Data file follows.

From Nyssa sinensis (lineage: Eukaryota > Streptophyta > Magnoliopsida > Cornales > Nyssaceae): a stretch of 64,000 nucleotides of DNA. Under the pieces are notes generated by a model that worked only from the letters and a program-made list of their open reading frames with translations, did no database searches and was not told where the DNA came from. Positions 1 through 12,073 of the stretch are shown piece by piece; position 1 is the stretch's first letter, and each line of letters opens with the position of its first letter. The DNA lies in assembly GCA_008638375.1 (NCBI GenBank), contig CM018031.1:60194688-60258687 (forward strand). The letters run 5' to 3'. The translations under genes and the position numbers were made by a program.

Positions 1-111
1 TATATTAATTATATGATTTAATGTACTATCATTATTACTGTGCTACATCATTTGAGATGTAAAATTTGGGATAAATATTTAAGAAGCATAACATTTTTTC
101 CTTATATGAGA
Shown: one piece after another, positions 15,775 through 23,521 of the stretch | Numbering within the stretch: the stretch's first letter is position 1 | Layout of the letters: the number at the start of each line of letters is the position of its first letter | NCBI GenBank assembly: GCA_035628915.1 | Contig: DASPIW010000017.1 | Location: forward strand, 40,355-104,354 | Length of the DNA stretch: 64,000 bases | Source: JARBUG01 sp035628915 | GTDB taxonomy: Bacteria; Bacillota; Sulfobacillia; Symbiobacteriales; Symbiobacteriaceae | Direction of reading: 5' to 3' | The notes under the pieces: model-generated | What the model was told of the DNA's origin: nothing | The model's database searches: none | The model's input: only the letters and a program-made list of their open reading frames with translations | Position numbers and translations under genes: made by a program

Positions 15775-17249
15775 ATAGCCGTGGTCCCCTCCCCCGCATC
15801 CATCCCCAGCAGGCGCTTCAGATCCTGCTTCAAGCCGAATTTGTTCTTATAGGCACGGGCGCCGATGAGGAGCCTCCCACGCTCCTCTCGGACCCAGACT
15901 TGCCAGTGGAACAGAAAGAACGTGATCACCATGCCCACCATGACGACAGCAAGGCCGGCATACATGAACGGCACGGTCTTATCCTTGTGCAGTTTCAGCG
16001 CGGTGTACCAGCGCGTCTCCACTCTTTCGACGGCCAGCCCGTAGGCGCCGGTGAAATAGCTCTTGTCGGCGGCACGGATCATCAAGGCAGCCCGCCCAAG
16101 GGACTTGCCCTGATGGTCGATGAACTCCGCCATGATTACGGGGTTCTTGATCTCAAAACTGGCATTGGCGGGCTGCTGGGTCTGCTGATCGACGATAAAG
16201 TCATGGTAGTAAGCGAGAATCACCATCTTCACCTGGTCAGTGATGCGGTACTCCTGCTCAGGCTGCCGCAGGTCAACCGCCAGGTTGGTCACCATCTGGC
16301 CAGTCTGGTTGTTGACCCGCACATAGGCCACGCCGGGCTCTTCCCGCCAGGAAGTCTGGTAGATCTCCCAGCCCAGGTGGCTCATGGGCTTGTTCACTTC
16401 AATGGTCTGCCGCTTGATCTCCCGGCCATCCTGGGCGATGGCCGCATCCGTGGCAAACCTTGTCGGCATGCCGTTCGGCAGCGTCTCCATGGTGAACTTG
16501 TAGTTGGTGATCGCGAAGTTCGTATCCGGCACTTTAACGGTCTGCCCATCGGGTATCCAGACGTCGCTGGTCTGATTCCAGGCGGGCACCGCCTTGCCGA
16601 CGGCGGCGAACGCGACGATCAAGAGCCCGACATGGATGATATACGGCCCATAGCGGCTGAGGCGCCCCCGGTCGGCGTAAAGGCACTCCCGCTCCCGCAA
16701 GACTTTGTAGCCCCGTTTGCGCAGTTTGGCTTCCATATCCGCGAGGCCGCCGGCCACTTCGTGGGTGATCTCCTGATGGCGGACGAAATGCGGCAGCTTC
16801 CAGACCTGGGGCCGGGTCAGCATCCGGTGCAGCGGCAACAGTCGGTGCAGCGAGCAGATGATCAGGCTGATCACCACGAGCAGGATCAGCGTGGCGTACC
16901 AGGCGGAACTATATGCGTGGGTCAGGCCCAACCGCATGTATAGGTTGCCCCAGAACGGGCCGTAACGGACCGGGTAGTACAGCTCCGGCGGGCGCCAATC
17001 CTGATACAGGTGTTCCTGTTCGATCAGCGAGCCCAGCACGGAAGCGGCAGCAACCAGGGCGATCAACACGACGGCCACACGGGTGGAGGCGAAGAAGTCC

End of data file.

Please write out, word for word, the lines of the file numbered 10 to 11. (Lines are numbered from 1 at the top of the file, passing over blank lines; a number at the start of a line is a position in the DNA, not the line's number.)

16001 CGGTGTACCAGCGCGTCTCCACTCTTTCGACGGCCAGCCCGTAGGCGCCGGTGAAATAGCTCTTGTCGGCGGCACGGATCATCAAGGCAGCCCGCCCAAG
16101 GGACTTGCCCTGATGGTCGATGAACTCCGCCATGATTACGGGGTTCTTGATCTCAAAACTGGCATTGGCGGGCTGCTGGGTCTGCTGATCGACGATAAAG